Cation Water Softener Design
Different Cation Water Softener Designs
Water softeners for business and commercial/industrial use can be engineered to operate in one of several flow patterns. Broadly speaking, designs are either “cocurrent flow” or “countercurrent flow”. In addition, softeners may be designed for “free-board backwash expansion operation” or in a “contained bed” configuration that does not provide for backwashing.
Cocurrent flow (or downflow) mode has been the most widely used design in industrial-size water softeners. In this process, the water being softened flows downward through the cation resin bed (see image below – left), and the brine solution also flows downward to accomplish regeneration. (A variation of the cocurrent flow mode would be a system in which both streams flow upward through the bed.) The cocurrent design calls for less complicated master control valving and also offers the full backwash step to expand the bed (see image below – right) for thorough cleaning when the softener is treating troublesome water supplies, such as those containing turbidity and precipitated iron.
In the cocurrent method of regeneration, the brine solution initially introduced at the top of the tank passes through and then displaces the fresh water zone, thus diluting the strength of the incoming brine at the beginning of the regeneration step. As a result, the bottom layer of the cation resin bed becomes only marginally regenerated at the lower salt levels (3-5 lbs. NaCl/cu ft.). Accordingly, when the softener returns to (downflow) service, some hardness leakage could occur.
In the second mode of operation, known as countercurrent flow, the service flow and the brining flow are in opposite directions — that is, softening downward through the cation resin and brining upward through the bed. Often called “upflow brining”, this method offers several benefits. In this mode, the strong, less diluted brine solution immediately contacts the lower portion of the resin bed for maximum recharging. Depending upon salt dosage level (lbs./NaCl/cu. ft.) and the corresponding water hardness, the degree of resin bed recharging will vary. However, the counter-flow brining method is especially effective in low salt dosage (3-5 lbs./cu. ft.) demand-regenerated units, because the bottom bed zone is always in the most fully regenerated sodium (Na) or potassium (K) form. In this countercurrent mode, when the softener returns to service flow, the water leaving the softener tank passes through the most highly regenerated region of resin last, assuring maximum softening with relatively little hardness leakage.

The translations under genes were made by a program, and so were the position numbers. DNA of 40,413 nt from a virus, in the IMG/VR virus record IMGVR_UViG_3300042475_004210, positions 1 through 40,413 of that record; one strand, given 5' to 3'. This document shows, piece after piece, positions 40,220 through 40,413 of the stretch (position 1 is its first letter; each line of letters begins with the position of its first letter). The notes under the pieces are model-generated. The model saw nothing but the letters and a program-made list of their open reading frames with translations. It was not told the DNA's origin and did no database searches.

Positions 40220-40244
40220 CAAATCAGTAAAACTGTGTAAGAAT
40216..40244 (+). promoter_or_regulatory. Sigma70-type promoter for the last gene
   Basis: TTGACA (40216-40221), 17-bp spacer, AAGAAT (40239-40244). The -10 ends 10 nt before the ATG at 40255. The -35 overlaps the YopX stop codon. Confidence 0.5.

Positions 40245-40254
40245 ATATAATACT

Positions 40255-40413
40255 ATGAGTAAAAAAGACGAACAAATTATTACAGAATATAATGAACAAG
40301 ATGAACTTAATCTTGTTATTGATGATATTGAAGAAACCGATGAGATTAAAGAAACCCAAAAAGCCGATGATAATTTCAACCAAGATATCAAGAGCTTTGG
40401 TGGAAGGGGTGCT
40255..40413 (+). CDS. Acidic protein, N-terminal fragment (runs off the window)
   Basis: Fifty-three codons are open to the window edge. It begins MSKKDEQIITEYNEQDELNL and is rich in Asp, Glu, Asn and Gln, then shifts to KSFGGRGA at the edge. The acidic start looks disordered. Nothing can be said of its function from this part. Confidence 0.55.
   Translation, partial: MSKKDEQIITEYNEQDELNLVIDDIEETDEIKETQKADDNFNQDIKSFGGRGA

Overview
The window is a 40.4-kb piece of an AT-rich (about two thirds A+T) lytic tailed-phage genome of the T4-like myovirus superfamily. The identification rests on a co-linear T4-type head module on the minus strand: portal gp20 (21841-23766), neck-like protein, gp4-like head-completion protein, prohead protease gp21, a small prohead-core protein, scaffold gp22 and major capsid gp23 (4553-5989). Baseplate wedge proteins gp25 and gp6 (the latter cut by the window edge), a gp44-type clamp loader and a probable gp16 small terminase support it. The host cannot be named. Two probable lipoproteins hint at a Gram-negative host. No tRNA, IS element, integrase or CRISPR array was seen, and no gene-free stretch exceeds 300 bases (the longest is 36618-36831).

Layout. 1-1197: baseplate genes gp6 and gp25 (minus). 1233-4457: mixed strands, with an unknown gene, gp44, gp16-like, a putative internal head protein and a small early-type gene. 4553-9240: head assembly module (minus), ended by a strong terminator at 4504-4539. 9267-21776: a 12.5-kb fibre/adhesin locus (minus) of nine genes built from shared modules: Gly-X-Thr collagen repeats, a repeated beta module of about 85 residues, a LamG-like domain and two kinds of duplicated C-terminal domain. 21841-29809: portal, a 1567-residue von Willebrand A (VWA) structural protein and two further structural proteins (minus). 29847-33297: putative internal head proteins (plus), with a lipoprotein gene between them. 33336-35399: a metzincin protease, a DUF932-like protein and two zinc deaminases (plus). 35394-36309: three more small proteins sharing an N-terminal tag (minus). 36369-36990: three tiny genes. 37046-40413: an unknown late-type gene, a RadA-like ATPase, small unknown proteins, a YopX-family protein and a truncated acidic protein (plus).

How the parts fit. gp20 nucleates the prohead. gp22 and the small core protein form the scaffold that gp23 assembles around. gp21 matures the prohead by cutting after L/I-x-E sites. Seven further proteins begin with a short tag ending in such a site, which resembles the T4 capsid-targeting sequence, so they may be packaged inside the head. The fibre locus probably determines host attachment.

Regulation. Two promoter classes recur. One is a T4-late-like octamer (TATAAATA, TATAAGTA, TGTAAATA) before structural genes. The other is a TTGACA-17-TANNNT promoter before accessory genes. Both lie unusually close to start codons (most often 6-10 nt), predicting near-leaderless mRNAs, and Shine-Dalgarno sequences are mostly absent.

To accomplish effective regeneration and capacity with the countercurrent method, special hydraulic engineering steps must be incorporated in the system to hold the cation resin bed in a fixed position during brining. One way this can be accomplished is to brine the resin bed before backwash. This way the cation resin bed is compacted from its downflow service run and less likely to “fluidize”.
A fluidized bed would prevent the brine solution from fully contacting and penetrating (actually passing through) the exchanger beads to accomplish full separation of the hardness ions from the cation resin itself. An essential step in the efficient regeneration of all water softeners is the final “fast rinse”, which effectively removes any residual or lingering salt brine from the resin bed, prior to returning the unit to service.
Countercurrent Industrial Water Softeners
In large industrial cation water softeners, this fixing of the resin bed can be carried out with either compressed air, a second water stream block, or installation of low-density inert plastic granules above the cation bed.
To obtain maximum operating performance and capacity of either a concurrent or a countercurrent flow water softener, each design must incorporate proper internal distribution piping arrangements. While no longer popular in small water softeners, the use of a gravel subfill will, nevertheless, easily enhance the more equal distribution of backwash water or brine solution across the lower face of the resin bed. Recently, several lower plastic distributor-collectors have been recontoured to achieve this more even distribution. Likewise in cocurrent systems, introduction of the strong brine solution closer to the top of the resin bed minimizes dilution in the freshwater zone. This technique can accomplish a stronger regeneration force as well as more efficient salt consumption. Another benefit of this concept is less wastewater.
Another unique concept in commercial and industrial water softener design is the alternating twin-tank scheme. In this system, the cation water softening is accomplished with two identical softener tanks, with a master control mechanism that automatically switches from tank to tank when a predetermined exhaustion point has been reached. Each tank takes over to provide a continuous supply of softened water while the other is taken out of service and regenerated for stand-by status. These twin-tank softening systems are either meter/nonelectric controlled or meter/electric-regenerated systems.
This type of system offers round-the-clock softened water, easily accomodating erratic flow demands. A second advantage is that the brine makeup water is always softened and conditioned, with no hardness or iron getting into the brine-saturator unit. A third feature is that once the twin-tank system is on-line and operating, only softened, conditioned water is admitted to either softener tank for backwash and rinse. This feature eliminates any hardness carryover and/or avoids precipitated iron (where present in the raw water) from contaminating the cation resin bed.